Iowa officials on Monday certified a Republican candidate as the winner by six votes of an open seat in the U.S. House, in what is shaping up to be the closest congressional election in decades.
Republican Mariannette Miller-Meeks finished ahead of Democrat Rita Hart in Iowa’s 2nd Congressional District after a recount saw her 47-vote lead steadily dwindle to single digits.
The state Board of Canvass voted 5-0 Monday afternoon to certify Miller-Meeks as the winner over Hart by a count of 196,964 to 196,958.
The board, which includes Gov. Kim Reynolds and four other state elected officials, also certified President Donald Trump as the winner of the state’s six electoral votes. The board is made up of three Republicans and two Democrats.
If it withstands expected legal challenges, Miller-Meeks' margin of victory would amount to the closest U.S. House race since 1984 and the tightest in Iowa since 1916.
“That race alone reinforces that every vote counts and can make a difference,” said Secretary of State Paul Pate, Iowa's commissioner of elections and a canvass board member.
Hart’s campaign has signaled that it will likely take legal action to challenge the outcome, and must do so within two days of the certification under Iowa law. Such a filing would trigger the formation of a contest court consisting of Iowa Chief Justice Susan Christensen and four district judges who will be appointed.
The tribunal would have the discretion to set rules that are “necessary for the protection of the rights of each party and speedy trial of the case.” Hart could be required to post a bond that would cover the costs if the contest isn't successful.
The panel would be expected to move quickly and rule on which candidate is entitled to hold the office by Dec. 8.
If the court ruled in favor of Miller-Meeks, Hart could file a final appeal with the Democratic-controlled U.S. House, which has the power to judge its members’ elections and has intervened in the past on rare occasions.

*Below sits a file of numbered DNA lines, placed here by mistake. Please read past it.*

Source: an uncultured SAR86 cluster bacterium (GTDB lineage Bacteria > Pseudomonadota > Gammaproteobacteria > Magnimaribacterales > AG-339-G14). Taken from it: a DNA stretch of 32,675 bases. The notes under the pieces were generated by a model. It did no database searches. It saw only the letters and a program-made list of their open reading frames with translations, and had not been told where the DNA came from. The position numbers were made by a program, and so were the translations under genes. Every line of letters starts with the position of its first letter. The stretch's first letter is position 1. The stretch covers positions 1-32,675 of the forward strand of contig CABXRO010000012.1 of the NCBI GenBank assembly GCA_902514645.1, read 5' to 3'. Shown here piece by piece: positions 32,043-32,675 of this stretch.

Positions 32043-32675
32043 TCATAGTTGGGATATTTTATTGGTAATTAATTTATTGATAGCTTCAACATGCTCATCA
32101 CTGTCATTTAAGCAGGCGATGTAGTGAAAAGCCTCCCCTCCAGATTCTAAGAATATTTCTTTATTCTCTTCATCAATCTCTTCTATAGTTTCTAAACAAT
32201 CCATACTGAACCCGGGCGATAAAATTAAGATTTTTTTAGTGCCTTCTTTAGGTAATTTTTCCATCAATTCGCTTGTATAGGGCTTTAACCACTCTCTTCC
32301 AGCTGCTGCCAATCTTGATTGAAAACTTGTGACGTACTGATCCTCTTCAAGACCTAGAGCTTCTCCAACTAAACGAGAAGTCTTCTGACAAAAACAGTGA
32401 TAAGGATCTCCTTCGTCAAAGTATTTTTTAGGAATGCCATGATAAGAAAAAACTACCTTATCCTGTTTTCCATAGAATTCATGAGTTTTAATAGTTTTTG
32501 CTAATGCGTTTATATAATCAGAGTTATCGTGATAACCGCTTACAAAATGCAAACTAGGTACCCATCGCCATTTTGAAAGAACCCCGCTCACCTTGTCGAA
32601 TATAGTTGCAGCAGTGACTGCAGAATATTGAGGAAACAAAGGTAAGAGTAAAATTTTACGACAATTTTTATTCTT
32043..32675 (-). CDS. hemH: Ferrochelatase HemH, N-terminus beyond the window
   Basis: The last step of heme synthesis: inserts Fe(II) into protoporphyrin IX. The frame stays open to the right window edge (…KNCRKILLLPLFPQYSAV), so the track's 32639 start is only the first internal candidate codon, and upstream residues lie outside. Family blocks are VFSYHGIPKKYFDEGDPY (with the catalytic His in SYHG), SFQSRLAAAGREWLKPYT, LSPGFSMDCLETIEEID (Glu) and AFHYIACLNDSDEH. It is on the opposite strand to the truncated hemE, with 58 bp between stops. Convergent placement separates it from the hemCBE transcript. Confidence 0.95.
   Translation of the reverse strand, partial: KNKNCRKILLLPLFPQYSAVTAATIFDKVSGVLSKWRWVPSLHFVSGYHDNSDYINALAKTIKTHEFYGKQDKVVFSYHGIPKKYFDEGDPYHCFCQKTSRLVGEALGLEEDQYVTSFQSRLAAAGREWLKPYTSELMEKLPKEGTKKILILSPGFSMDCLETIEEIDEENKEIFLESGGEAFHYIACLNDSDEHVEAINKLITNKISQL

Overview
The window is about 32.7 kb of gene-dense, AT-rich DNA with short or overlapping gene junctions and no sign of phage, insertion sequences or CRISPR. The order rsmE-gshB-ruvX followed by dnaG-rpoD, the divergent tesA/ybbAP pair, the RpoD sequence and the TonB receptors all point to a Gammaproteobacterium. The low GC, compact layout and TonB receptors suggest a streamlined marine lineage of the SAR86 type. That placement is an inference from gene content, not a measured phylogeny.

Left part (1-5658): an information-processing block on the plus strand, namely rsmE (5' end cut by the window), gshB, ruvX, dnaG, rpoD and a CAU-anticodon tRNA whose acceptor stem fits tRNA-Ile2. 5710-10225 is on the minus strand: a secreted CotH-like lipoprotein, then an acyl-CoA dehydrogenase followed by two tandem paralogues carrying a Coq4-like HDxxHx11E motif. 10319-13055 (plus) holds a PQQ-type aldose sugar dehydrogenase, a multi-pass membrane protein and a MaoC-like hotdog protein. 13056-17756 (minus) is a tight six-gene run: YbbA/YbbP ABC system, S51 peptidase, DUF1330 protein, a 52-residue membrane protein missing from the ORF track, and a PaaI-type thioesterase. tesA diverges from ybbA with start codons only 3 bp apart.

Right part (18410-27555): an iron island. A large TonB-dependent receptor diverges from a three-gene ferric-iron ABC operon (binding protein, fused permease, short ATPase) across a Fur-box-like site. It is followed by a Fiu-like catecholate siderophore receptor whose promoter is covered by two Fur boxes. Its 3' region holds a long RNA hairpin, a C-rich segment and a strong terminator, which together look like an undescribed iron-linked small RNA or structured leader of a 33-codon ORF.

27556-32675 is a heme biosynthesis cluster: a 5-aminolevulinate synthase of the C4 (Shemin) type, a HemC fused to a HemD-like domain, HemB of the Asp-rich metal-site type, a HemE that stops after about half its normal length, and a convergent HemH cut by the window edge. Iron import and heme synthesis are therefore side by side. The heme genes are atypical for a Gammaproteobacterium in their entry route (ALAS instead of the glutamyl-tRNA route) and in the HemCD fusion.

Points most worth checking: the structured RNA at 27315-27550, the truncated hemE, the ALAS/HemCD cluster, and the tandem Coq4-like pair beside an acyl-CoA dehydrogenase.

Miller-Meeks declared victory after Saturday's recount in Clinton County, the last in the district, cut her lead from eight votes to six.
“While the race is extraordinarily close, I am proud to have won this contest and look forward to being certified as the winner,” she said. “It is the honor of a lifetime to be elected to serve the people of eastern and southern Iowa. Iowans are tenacious, optimistic and hardworking, and I will take those same attributes to Washington, D.C., on their behalf.”
Miller-Meeks, a state senator from Ottumwa, is making her fourth run for Congress. She lost her three previous runs for the seat in 2008, 2010 and 2014 to Democrat Dave Loebsack, whose retirement after seven terms created the vacancy.
Hart's campaign manager Zach Meunier said after Monday's certification that the recount was designed to count ballots that had already been tallied and that “additional legal ballots may have yet to be counted.”
“Over the next few days, we will outline our next steps in this process to ensure that all Iowans' voices are heard,” he said.
If Miller-Meeks prevails, her victory would limit the size of the Democratic majority in the House, which stands at 222-206 with seven races still undecided, according to race calls by The Associated Press.
If Hart appeals the results to the five-judge panel, the AP will not call the race until after the panel issues a ruling.
The state’s certification came after the 24 counties in the district approved the results of their recounts, which collectively added 143 votes for Hart and 102 votes for Miller-Meeks.
The most dramatic swing came in the district's most populous, Scott County, where Hart netted 26 votes. Scott County Supervisors on Monday certified that change, while saying they were troubled that the recount board tallied 131 more absentee ballots than an earlier post-election canvass.
County officials said they were baffled by the source of the discrepancy, which could be from the discovery of uncounted ballots, a machine counting error or a mistaken double count. County Attorney Mike Walton said the board had no choice but to certify the recount board’s work.
“It’s not perfect,” he said. “There are questions that one side or another may want answered through a contest.”